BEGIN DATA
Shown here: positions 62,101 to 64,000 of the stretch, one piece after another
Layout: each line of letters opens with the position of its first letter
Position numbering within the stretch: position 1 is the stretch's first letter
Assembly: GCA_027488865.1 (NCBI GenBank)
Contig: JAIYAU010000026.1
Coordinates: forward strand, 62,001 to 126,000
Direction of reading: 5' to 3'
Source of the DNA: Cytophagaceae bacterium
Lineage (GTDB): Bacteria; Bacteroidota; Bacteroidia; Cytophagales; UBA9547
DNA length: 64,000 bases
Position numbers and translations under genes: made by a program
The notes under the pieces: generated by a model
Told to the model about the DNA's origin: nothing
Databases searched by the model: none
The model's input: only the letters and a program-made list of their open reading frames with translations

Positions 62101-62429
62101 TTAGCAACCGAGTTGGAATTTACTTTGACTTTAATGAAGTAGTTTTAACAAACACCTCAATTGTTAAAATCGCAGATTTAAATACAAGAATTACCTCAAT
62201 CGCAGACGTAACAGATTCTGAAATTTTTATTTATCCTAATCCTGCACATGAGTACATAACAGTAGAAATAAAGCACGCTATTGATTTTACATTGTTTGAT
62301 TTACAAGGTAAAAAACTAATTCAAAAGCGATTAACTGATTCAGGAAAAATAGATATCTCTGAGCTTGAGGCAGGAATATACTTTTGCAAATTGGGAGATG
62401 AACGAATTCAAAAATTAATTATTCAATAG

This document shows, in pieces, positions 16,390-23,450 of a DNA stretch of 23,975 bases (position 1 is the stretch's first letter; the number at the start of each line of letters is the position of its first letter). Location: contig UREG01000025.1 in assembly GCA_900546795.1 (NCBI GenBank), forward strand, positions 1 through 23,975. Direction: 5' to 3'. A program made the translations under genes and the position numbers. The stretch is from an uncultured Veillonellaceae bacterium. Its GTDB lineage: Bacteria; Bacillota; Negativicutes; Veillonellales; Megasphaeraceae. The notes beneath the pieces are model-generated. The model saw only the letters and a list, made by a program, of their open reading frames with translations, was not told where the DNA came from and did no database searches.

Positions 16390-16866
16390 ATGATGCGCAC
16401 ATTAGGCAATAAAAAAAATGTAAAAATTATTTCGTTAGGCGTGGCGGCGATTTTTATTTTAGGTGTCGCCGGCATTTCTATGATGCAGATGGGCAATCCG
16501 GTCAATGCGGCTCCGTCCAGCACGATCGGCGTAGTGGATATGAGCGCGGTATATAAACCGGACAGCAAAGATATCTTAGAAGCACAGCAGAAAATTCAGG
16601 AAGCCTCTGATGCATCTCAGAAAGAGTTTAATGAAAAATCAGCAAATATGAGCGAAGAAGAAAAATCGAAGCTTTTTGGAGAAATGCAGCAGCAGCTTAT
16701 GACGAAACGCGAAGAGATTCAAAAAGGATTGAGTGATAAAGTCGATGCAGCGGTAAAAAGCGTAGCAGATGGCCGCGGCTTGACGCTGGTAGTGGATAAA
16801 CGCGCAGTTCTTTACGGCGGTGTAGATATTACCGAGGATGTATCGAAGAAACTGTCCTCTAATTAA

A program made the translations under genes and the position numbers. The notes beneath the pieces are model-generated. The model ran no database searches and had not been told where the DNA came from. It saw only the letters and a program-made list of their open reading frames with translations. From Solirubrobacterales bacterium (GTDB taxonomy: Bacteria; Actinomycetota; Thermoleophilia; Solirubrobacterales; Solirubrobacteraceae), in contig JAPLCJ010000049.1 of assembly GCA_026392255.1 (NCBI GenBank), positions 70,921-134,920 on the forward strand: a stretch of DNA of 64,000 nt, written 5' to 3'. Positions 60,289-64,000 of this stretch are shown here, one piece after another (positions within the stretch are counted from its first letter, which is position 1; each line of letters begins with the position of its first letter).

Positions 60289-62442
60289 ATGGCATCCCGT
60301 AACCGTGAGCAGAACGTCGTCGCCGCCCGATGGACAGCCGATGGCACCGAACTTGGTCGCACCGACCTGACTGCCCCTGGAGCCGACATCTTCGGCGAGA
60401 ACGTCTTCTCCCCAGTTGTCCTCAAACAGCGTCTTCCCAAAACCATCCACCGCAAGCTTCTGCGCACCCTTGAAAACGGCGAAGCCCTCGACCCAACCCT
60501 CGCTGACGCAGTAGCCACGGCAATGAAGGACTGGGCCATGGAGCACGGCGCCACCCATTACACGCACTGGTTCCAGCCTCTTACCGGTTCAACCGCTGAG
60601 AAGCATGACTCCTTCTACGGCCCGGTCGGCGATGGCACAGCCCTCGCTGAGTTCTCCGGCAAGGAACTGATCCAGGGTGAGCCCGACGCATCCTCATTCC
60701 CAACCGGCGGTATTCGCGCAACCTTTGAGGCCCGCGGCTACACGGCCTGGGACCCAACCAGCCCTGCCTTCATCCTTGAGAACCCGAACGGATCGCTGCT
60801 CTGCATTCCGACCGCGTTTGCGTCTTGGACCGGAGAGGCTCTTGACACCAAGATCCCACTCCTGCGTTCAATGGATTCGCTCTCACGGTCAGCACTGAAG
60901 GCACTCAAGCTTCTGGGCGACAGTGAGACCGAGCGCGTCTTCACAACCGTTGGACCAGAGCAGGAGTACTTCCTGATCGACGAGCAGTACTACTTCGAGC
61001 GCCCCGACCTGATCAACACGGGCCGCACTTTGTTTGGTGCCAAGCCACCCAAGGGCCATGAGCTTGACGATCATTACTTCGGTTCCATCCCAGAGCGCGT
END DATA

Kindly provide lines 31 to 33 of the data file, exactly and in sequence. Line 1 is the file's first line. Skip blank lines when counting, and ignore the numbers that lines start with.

60289 ATGGCATCCCGT
60301 AACCGTGAGCAGAACGTCGTCGCCGCCCGATGGACAGCCGATGGCACCGAACTTGGTCGCACCGACCTGACTGCCCCTGGAGCCGACATCTTCGGCGAGA
60401 ACGTCTTCTCCCCAGTTGTCCTCAAACAGCGTCTTCCCAAAACCATCCACCGCAAGCTTCTGCGCACCCTTGAAAACGGCGAAGCCCTCGACCCAACCCT